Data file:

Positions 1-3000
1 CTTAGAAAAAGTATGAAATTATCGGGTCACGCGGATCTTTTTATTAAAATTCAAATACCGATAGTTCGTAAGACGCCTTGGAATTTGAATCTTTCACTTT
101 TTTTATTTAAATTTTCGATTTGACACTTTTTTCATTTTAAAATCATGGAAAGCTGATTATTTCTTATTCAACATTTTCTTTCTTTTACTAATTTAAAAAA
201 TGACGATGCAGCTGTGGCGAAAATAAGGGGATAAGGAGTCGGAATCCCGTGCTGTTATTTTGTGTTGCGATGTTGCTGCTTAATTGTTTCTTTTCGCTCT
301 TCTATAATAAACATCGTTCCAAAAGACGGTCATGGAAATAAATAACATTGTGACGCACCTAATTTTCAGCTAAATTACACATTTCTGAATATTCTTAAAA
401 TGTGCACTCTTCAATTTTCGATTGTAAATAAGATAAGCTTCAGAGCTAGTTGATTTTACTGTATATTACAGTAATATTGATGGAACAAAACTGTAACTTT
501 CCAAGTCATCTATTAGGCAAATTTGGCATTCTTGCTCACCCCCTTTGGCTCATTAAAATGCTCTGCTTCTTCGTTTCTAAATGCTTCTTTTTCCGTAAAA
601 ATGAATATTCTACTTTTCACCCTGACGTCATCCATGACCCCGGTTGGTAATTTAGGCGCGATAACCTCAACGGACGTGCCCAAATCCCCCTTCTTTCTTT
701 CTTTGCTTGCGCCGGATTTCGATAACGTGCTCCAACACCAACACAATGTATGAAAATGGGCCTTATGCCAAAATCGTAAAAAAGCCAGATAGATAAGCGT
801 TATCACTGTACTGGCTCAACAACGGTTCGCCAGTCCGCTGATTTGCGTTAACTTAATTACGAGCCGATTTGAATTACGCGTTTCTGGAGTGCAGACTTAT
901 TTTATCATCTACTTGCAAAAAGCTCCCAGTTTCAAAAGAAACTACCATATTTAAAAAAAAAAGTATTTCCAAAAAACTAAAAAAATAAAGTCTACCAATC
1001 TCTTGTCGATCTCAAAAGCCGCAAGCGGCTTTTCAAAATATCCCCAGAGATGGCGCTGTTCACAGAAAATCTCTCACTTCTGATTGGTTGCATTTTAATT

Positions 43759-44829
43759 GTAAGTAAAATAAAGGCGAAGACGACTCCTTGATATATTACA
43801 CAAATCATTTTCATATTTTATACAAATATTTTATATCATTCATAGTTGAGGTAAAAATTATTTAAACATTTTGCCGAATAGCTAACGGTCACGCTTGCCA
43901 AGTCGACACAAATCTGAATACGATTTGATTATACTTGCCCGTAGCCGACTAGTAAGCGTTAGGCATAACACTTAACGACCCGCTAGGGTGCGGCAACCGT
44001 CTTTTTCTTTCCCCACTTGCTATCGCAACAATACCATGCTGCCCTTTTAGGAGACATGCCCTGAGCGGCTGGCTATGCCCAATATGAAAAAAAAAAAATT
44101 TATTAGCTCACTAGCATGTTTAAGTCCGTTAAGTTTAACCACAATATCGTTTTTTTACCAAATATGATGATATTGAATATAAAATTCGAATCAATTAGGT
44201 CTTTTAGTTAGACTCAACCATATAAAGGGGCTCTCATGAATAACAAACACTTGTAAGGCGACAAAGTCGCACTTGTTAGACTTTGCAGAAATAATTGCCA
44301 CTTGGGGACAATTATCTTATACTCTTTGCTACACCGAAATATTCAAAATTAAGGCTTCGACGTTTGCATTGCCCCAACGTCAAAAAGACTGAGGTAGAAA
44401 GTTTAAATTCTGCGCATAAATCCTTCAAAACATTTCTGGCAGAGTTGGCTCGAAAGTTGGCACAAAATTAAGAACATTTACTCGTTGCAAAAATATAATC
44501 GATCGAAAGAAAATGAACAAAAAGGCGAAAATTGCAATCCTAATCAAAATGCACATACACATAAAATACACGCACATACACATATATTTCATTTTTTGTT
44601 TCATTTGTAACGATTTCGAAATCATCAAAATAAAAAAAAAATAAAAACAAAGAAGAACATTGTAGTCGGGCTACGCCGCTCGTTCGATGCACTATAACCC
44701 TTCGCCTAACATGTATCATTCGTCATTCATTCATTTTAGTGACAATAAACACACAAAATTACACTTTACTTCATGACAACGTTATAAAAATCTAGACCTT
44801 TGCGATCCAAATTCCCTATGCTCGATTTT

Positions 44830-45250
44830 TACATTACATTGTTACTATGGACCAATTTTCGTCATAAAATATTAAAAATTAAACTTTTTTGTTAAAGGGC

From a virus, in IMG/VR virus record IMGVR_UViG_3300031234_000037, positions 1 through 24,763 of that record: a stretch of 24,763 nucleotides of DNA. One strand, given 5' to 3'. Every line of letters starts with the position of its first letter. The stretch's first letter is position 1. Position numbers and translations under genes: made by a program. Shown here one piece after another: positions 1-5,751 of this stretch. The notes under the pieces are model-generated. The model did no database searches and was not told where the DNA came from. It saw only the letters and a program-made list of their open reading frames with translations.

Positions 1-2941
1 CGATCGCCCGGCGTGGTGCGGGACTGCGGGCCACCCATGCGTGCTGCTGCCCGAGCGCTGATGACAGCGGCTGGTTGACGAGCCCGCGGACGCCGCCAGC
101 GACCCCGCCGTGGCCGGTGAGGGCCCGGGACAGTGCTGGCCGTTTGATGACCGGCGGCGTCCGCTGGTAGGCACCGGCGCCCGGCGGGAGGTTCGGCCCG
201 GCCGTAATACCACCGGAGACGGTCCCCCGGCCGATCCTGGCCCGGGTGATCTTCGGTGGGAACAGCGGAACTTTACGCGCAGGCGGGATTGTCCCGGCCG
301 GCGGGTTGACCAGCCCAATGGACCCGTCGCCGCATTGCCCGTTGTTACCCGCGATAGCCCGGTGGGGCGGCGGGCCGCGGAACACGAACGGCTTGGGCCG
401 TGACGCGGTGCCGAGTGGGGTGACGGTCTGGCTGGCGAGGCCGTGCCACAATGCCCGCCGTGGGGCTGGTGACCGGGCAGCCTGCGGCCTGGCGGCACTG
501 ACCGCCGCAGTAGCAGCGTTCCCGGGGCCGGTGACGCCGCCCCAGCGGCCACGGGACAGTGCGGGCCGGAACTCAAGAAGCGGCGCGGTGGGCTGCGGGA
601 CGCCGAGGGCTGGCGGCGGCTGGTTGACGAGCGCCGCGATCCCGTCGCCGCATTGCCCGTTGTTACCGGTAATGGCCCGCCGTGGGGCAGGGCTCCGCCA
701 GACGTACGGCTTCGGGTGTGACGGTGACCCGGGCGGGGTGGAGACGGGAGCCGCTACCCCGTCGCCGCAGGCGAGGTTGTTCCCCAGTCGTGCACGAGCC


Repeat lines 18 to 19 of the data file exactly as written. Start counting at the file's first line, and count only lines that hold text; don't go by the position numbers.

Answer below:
44101 TATTAGCTCACTAGCATGTTTAAGTCCGTTAAGTTTAACCACAATATCGTTTTTTTACCAAATATGATGATATTGAATATAAAATTCGAATCAATTAGGT
44201 CTTTTAGTTAGACTCAACCATATAAAGGGGCTCTCATGAATAACAAACACTTGTAAGGCGACAAAGTCGCACTTGTTAGACTTTGCAGAAATAATTGCCA